“There’s no evidence the Trojan Horse ever existed,” Fatih, our local leader tells us, much to the group’s surprise.
I’m nearing the end of my Turkey Encompassed tour with Intrepid Travel, and I listen as Fatih, without skipping a beat, proceeds to explain how the symbolic statue that ended the Trojan War is actually a myth. His knowledge of Turkey’s history and sites is downright impressive. Fatih knows about every town and its local background, food, civilization, and history, which he enthusiastically demonstrates during the two-week long trip.
Turkey is unique, the only country with a city spanning two continents. It’s not European and it’s not Asian. It’s somewhere in between. It’s this ever-changing culture, woven with a rich and diverse history, which makes Fatih’s job as a storyteller and tour leader a fascinating one.
Fatih grew up in Aydın, a small city just an hour east of Selçuk. His love for the great outdoors started at a young age, and while he loves leading all types of tours, his favorites are ones that involve an element of outdoor adventure like biking or hiking.
Fatih is also passionate about challenging (negative) misconceptions about Turkey, which he says many travelers arrive with. Travelers often tell him that they expected more of a culture shock, particularly due to Turkey’s location. Yet, they leave surprised by just how safe and hospitable Turkey truly is, both to visitors and locals alike.
I sat with Fatih one day and listened as he told me about his adventures as a tour guide, his passion for Turkey evident as he showed me photos of his favorite spots in the country. They included a mix of hidden gems and popular cities, but all of them had one thing in common: they’re must-visit destinations.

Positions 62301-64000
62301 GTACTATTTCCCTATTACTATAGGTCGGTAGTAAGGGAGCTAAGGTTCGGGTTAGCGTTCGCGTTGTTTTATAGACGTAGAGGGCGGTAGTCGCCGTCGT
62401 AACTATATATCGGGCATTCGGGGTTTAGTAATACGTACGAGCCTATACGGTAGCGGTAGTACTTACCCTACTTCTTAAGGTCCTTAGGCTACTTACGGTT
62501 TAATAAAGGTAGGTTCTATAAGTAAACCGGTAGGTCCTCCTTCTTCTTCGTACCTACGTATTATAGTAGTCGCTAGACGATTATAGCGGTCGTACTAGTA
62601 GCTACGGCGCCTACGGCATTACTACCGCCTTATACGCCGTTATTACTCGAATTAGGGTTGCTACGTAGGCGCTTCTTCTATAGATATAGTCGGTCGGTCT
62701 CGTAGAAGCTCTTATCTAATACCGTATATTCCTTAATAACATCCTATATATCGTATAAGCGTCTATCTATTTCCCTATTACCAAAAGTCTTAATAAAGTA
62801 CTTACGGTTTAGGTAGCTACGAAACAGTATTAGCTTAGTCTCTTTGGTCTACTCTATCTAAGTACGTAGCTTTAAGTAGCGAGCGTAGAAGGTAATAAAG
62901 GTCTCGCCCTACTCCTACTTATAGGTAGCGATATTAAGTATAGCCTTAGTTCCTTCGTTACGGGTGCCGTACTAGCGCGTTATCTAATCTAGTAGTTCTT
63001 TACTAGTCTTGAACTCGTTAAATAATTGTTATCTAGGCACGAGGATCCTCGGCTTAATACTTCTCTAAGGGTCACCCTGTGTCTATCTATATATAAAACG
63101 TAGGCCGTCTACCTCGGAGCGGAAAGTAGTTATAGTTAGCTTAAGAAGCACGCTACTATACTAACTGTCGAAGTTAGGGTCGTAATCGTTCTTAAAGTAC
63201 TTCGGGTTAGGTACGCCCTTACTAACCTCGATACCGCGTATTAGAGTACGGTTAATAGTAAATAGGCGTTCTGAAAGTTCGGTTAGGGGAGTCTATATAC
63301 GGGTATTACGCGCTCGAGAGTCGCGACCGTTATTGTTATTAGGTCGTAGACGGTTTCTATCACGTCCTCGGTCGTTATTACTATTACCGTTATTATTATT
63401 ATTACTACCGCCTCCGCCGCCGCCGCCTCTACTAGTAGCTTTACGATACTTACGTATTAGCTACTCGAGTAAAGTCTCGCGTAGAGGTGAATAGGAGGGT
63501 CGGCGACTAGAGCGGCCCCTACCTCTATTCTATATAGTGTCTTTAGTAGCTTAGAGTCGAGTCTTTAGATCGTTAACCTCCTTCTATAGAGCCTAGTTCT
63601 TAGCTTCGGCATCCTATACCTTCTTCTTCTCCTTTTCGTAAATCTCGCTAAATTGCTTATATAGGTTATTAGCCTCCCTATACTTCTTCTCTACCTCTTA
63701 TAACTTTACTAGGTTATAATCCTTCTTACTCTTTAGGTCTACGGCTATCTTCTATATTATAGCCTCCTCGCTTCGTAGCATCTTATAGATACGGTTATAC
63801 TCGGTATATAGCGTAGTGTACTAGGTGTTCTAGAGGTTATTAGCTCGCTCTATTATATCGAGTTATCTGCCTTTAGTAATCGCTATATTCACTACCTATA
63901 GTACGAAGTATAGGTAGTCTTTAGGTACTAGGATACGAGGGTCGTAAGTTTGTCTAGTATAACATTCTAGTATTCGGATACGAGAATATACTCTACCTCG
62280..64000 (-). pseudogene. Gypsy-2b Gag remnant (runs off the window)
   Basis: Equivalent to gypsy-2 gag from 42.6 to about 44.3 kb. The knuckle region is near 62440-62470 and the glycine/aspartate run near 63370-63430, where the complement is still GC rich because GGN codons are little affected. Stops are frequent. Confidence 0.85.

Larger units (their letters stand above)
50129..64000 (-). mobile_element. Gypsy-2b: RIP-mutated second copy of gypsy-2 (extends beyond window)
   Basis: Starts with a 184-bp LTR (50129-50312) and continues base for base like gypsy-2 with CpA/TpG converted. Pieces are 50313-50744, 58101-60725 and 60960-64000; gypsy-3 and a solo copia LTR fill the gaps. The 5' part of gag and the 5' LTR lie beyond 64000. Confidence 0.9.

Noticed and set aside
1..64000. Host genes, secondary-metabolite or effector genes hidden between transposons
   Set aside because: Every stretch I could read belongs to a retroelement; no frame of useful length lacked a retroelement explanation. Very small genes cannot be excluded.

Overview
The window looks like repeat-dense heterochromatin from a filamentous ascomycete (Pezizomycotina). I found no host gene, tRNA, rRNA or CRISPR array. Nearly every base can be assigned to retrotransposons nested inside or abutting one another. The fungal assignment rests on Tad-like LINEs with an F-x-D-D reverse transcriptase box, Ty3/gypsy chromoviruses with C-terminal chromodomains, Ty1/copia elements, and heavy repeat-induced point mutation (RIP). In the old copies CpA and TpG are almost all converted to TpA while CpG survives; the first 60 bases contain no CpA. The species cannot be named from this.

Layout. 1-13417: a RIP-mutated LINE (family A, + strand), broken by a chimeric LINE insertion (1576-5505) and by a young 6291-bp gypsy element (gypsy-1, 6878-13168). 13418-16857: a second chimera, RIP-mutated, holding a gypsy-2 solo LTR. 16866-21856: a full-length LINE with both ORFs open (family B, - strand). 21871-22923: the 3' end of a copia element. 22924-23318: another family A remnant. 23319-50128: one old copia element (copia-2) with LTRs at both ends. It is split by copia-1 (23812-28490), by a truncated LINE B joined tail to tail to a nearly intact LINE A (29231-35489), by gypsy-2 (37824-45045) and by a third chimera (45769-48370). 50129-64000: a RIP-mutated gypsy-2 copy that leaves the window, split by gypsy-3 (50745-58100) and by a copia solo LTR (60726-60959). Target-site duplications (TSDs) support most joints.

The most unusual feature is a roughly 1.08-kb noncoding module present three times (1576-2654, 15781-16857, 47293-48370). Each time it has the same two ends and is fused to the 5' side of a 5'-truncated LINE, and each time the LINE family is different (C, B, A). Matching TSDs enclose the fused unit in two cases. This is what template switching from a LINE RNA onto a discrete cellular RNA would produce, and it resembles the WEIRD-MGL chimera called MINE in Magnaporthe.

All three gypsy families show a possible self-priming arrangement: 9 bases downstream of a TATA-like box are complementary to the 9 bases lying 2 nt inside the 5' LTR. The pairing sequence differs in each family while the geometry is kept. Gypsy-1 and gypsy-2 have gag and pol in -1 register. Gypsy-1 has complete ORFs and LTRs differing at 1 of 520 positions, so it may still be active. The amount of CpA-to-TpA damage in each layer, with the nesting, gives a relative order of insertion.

These are some of Turkey’s must-visit spots, according to a local leader:
Whether it’s your first time in Turkey or your tenth, you can’t visit this beautiful country without spending at least a few days in Turkey’s largest city.
Istanbul spans both Europe and Asia and this duality is present in more than just its physical location. In some parts of Istanbul, you can you can travel back through time, marveling at sites such as The Hagia Sophia, the Blue Mosque, and the lesser-known Basilica Cistern, which was built during the Byzantine Empire. In other neighborhoods nearby, you can sip coffee at a trendy café, then get lost in mazes of urban street art.
What’s the coolest area of Istanbul that tourists don’t visit, according to Fatih? Beşiktaş, a waterfront neighborhood just past Taksim Square. It’s filled with art and culture, with architectural gems such as Ortaköy Mosque and Dolmabahçe Palace. It’s also home to Yıldız Park, one of the largest green spaces in Istanbul. For visitors looking to experience a more local side of Istanbul, Beşiktaş is not to be missed.
Translating to “Saffron City,” Safranbolu was once an important stop on the East-West trade route. It’s located in the Black Sea region of northern Turkey, about five hours from Istanbul, and saw many caravans during its heyday. Now, the entire city is a UNESCO World Heritage site, thanks to the unique Ottomon houses.